I Am A Transgender Zionist & An Anti-Israel Ambush Won't Stop Me
I had been looking forward to New York City's Celebrate Israel Parade on June 4, as the annual event is part of my own coming out story. I am a proud young Jewish transgender woman, and the 2013 parade was one of my first public appearances as "Hannah." Queer Jewish events gave me a place to go out as a female, before this persona was ready for prime time.
I marched with Jewish Queer Youth, a nonprofit I regularly volunteer with here in New York. It does lifesaving work supporting teens and young adults coming out, often facing unaccepting families that practice the strictest forms of Orthodox Judaism. For the Celebrate Israel Parade, Jewish Queer Youth joined other LGBTQ support groups like Keshet, Eshel, Mosaic of Westchester, and A Wider Bridge, an organization that links North American LGBTQ rights advocates of all faith backgrounds with their Israeli and West Bank counterparts. It runs life-changing mission trips to bring activists to see things from both sides in person.
However, disturbingly, the LGBTQ contingency at the Celebrate Israel Parade faced a woefully misguided, assault orchestrated by a group that claims to be for progressive social advocacy. Jewish Voice for Peace (JVP) ambushed and blocked our members.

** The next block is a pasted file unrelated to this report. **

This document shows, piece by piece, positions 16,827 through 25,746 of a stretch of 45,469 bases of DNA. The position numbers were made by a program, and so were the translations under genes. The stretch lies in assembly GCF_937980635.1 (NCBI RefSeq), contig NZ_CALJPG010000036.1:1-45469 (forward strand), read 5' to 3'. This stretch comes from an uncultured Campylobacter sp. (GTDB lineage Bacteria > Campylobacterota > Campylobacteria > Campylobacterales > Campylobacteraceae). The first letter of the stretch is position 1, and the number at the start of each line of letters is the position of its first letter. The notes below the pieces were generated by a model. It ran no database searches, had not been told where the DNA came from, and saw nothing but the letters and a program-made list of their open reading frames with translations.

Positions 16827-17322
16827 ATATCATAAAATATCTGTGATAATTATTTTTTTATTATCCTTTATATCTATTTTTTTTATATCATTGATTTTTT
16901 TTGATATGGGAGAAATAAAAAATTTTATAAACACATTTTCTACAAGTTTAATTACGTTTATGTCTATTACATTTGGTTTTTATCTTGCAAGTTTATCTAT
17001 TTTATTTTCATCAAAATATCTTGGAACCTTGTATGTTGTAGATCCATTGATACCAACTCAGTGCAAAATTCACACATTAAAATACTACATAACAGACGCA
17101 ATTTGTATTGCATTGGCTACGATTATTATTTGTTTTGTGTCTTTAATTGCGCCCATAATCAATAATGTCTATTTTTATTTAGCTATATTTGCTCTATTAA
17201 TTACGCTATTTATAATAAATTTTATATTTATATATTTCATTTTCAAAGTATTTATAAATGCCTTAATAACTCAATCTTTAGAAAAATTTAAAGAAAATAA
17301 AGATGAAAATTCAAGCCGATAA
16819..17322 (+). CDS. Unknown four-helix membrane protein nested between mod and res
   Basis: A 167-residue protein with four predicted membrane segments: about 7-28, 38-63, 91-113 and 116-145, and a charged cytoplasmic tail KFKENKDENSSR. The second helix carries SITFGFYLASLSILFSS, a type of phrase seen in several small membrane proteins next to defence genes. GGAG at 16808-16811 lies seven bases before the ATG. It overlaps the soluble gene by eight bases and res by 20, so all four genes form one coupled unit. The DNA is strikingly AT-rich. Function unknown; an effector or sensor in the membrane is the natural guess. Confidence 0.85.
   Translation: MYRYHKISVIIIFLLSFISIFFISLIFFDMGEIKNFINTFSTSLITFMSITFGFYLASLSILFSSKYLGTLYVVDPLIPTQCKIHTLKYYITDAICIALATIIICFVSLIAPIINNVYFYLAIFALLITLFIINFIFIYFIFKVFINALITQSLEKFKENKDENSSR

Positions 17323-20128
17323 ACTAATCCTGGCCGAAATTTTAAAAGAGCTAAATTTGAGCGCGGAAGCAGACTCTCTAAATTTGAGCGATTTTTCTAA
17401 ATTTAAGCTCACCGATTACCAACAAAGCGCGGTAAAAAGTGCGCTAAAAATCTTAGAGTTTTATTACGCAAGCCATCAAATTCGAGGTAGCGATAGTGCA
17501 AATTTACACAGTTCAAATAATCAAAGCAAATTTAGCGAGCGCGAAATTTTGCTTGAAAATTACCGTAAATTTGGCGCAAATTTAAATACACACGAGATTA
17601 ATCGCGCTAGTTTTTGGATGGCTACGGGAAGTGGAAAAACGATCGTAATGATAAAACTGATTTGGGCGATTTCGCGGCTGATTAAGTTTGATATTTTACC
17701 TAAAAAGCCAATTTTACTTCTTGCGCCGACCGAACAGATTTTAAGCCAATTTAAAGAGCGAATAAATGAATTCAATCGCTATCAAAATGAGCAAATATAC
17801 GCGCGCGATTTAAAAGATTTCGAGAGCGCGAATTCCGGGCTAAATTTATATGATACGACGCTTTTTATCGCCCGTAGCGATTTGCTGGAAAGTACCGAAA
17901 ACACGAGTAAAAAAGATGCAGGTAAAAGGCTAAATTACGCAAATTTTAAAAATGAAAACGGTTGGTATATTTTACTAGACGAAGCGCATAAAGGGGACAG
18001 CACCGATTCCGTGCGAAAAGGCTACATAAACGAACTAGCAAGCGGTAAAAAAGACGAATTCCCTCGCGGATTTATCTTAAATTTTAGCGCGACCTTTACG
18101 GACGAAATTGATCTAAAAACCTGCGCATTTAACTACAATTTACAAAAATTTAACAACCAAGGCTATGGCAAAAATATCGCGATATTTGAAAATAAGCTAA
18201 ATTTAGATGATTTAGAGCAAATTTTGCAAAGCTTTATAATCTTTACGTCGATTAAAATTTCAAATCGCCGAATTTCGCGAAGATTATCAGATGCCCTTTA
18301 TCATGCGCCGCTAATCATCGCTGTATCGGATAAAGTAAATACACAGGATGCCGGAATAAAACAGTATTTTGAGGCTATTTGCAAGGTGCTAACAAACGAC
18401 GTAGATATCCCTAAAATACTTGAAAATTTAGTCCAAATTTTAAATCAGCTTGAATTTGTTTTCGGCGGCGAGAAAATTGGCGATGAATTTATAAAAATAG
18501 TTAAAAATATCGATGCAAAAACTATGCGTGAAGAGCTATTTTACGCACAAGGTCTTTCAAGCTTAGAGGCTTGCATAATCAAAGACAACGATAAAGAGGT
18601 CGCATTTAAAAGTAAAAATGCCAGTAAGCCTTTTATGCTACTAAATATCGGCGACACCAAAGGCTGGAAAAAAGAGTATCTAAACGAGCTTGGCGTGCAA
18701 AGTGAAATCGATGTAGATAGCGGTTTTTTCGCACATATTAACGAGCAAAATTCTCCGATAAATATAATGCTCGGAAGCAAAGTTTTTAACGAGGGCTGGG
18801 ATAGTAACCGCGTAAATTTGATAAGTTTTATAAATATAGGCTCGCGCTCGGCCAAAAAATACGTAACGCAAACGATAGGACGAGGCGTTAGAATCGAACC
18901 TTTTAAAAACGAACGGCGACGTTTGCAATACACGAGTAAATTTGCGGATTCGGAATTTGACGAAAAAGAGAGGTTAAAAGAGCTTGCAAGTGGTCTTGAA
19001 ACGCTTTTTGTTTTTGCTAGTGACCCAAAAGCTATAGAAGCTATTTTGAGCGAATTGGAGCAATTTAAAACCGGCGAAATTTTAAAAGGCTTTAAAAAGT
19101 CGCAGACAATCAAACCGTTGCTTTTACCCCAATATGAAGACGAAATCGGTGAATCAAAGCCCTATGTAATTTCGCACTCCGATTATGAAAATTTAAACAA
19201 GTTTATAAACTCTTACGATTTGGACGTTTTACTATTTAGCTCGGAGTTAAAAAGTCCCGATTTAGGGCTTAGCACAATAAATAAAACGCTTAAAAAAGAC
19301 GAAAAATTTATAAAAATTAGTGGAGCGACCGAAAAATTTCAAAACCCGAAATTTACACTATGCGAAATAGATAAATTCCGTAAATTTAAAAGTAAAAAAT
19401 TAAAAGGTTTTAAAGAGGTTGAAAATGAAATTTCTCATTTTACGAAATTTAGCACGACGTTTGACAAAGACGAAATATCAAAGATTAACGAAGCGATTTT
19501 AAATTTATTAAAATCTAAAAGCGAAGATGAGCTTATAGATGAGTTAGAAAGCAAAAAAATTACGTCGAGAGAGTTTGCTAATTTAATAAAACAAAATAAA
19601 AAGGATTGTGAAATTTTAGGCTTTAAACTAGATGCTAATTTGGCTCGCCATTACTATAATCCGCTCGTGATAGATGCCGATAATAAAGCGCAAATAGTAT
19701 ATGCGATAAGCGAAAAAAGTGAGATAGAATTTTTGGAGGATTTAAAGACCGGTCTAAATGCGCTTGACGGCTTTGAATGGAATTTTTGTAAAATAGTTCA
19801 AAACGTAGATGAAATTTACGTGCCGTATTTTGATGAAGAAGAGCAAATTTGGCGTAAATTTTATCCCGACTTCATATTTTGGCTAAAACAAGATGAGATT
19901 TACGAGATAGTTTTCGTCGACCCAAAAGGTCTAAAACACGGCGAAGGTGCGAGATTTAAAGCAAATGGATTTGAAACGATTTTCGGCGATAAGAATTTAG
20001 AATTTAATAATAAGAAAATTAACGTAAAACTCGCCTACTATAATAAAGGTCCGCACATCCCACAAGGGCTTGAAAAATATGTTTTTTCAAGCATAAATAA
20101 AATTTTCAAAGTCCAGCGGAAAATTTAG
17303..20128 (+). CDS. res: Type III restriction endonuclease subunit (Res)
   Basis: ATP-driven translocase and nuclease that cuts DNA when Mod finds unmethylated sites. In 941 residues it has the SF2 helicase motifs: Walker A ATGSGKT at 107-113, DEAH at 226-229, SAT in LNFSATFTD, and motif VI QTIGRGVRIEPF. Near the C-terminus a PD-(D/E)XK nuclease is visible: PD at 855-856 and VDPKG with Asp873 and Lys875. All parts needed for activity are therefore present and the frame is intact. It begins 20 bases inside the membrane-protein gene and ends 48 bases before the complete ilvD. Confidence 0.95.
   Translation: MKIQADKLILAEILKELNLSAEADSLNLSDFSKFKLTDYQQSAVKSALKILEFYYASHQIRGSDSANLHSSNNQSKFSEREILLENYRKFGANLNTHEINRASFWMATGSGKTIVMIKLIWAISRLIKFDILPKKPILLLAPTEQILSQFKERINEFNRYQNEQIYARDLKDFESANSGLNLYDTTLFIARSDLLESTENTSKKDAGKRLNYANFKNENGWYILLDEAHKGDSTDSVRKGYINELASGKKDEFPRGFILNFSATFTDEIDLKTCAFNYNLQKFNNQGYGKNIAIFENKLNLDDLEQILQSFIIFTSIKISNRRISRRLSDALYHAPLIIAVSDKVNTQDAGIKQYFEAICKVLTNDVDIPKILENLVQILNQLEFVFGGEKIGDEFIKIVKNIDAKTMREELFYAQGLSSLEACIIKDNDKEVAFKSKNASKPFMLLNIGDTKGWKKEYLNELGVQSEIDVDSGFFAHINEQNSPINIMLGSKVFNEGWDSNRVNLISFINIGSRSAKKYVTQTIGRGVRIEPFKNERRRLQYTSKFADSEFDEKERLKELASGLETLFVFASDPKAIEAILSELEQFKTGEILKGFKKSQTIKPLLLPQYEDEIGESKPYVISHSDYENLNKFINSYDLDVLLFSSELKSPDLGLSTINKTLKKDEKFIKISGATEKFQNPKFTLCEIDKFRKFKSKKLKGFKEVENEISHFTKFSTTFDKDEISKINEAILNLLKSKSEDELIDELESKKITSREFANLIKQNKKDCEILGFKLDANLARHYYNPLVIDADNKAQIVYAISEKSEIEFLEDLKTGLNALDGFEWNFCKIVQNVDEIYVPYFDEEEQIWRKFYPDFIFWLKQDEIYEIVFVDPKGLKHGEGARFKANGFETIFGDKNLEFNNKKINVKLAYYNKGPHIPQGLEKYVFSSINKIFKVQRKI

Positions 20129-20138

Deceptively named, JVP recently welcomed convicted Palestinian terrorist Rasmea Odeh, who was connected to a bombing that killed two innocent Hebrew University students in 1969. They also ardently support the Boycott, Divest, and Sanctions (BDS) movement, which targets products, companies, academics, and even people with Israeli ties. Even political science professor Norman Finkelstein, a notorious critic of Israeli policies, has slammed the BDS movement because its aims would lead to "the destruction of Israel."
Operatives from JVP had infiltrated our group from the beginning of the parade route, putting on the free T-shirts we handed out. We admittedly suspected nothing, because welcoming new faces to into a safe space is precisely the point of the work our organizations do.
Around when we hit 73rd Street, individuals from JVP exposed red shirts and linked arms with signs directly impeding the path of the LGBTQ cluster, as well as our banner carriers and the sound system we mounted on a pedicab. They used their bodies to block us when we tried to proceed. I can best describe what I saw and experienced as a very threatening round of red rover, which thankfully did not last long. The NYPD's brave response prevented things from getting worse. Most importantly, nobody was injured.
JVP's executive director, Rebecca Vilkomerson, openly admitted the LGBTQ community was "carefully chosen target" in an interview with Tablet. Let that sink in: JVP openly takes aim at a marginalized, oppressed group and considers itself a progressive organization. Vilkomerson has gleefully implicated herself in this targeting of the LGBTQ community. JVP has also proudly posted video of the incident on its website.
According to JVP, as reported in the Jewish Daily Forward, seven of the protesters were arrested by the NYPD.